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Freeport reflects on the year-long pandemic

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A year has passed since the Village of Freeport, along with the rest of the world, was slammed by the coronavirus pandemic and forced to deal with the many challenges and changes caused by Covid-19. 

“The past year has proven to be an incredible hardship for the Freeport community,” Mayor Robert Kennedy said. “We have witnessed the failure of businesses, catastrophic number of illnesses, spike in unemployment, tragic loss of lives and stress and anxiety for those employees considered essential while having to work through the pandemic.”   

Freeport was among the hardest-hit communities in Nassau County, with more than 5,400 positive cases confirmed by the county Department of Health as of Monday. 

Despite the struggles, Freeporters have adapted to the “new normal,” and many say they hope to see life improve as the slow winter ends. 

The winter business season was the last for Kevin Calhoun and Richard Duffy, of the Halfway Down restaurant on Woodcleft Avenue, on the Nautical Mile, after they transferred full ownership of the restaurant to their partner, Hugh Carroll. 

Throughout the pandemic, the three men adapted Halfway Down to social distancing and reduced seating, while volunteering to prepare and deliver thousands of meals for first responders. 

Calhoun said the past year was trying for the restaurant, and winter was a struggle, as Nautical Mile eateries saw only a handful of customers a day. “Things have been incredibly quiet on the Nautical Mile,” he said. “A lot of places just shut down because they can’t afford to stay open with all the bills to pay but not enough customers coming in.” 

Although Calhoun will no longer be an owner of Halfway Down, he said he and Duffy will continue to frequent the restaurant, noting the state now allows 75 percent capacity for indoor dining, meaning the restaurant can seat 56 people inside and 40 more outside. 

Barbershops and salons were also severely impacted by the pandemic, as they were forced to shut down for about three months last year. 

Leon Broughton, owner of Trimz Barbershop, shared his story recently during a virtual seminar with State Sen. John Brooks on how the pandemic changed his business. 

Broughton recalled the early days of the shutdown as a time of severe anxiety, when he did chores around the house to take his mind off the crisis. 

While he became uneasy over the bills that piled up when his business was closed, he wanted to focus on keeping the barbershop running and in full compliance with the state’s mandates when he was allowed to reopen in June.  

“I came up with ideas for the business and looked at what others were doing to adapt to things,” Broughton said. 

Trimz now takes the temperature of all clients, distributes hand sanitizers and wipes down all chairs and equipment. Clients must also wear their masks when having their hair cut. 

Broughton also applied for government loans to ease overhead costs and buy personal protective equipment. 

Jenny Jorge, president of the Chamber of Commerce, said Covid-19 loans from the Small Business Administration provided funds for many local businesses to stay afloat. The chamber advertised the loans throughout the pandemic in its newsletters and at monthly luncheons in the summer and fall.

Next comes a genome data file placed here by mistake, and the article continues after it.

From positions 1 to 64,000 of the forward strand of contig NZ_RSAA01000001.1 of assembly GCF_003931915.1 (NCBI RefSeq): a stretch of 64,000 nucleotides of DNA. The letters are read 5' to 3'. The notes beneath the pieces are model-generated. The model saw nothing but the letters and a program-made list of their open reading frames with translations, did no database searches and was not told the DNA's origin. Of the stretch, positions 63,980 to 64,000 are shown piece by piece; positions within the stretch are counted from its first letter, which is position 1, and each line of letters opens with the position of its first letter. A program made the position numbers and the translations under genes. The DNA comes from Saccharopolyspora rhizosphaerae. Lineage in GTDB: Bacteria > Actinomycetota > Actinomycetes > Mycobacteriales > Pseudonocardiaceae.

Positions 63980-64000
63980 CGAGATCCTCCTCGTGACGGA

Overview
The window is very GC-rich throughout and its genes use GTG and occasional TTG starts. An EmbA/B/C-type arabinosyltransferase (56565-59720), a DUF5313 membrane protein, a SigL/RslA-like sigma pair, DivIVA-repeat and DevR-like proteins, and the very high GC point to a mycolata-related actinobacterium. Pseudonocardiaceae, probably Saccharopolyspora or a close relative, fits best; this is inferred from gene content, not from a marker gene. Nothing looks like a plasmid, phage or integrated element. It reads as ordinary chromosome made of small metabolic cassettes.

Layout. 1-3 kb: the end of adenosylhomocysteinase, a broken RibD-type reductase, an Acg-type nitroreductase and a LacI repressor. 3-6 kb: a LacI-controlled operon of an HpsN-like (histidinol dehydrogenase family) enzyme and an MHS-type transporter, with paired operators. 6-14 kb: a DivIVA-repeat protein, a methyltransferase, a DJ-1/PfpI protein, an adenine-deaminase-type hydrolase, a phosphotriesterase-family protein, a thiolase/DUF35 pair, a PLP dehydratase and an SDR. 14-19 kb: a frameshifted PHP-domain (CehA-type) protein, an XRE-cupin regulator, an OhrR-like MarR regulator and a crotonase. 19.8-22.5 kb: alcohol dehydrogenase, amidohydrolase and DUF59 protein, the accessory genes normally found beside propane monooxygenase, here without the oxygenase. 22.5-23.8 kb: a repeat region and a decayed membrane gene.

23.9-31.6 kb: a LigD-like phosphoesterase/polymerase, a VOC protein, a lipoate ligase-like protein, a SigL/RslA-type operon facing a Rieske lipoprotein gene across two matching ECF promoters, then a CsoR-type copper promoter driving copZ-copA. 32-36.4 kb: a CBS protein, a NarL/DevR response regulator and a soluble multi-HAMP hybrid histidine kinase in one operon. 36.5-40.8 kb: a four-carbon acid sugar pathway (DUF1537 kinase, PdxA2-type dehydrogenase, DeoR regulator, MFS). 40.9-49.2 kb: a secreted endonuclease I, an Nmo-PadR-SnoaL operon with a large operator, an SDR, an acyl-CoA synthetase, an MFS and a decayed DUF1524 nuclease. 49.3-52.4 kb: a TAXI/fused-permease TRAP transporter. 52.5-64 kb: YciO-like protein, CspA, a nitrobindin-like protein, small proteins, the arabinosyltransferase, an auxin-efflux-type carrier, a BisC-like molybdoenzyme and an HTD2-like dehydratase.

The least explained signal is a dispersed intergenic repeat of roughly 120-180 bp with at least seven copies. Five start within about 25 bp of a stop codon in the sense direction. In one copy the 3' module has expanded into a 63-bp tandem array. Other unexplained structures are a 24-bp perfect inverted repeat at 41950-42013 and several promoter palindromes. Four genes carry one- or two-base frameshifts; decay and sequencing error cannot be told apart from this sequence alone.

Jorge, who is vice president of operations for Gala Foods Supermarkets, said she and others at the supermarket have learned a great deal from the pandemic. Because of restrictions placed on the store’s capacity, Gala Foods ramped up its website so customers could shop online for pick-up or delivery. 

While Covid-19 positive cases have decreased in the past month, online shopping has continued. “Everyone really stepped up to help and a lot of great things came from these changes,” Jorge said.   

Police Chief Mike Smith also commented on the changes that the Police Department has seen in the past year. 

The department now has a buzzer at its front door to let in only two people at a time, and there is Plexiglas on the doors and desks to prevent the spread of Covid-19. And officers are assigned to staggered tours to avoid overcrowding in the locker rooms and at desks. 

Throughout the year, 30 officers contracted Covid-19 — about a third of the department — but all recovered and returned to work. 

“It was definitely tough, and there were a lot of concerns and unknowns in the beginning, but this is the job we signed up to do,” Smith said. 

Although enforcing social distancing and mask wearing was new to the department, Smith said officers usually found residents policing one another. 

Freeport had four reported cases of businesses breaking Covid-19 restrictions last year. 

While the pandemic continues, Kennedy and other community leaders hope the seasonal bustle of spring and summer will help the village and the South Shore recover.

“I’m cautiously optimistic that Freeport will begin to return to normalcy in mid-summer and that most residents will have received the vaccine,” Kennedy said. 

Village Hall will continue to provide personal protective equipment to residents and businesses in need. To request PPE or to contact the mayor’s office, call (516) 377-2252.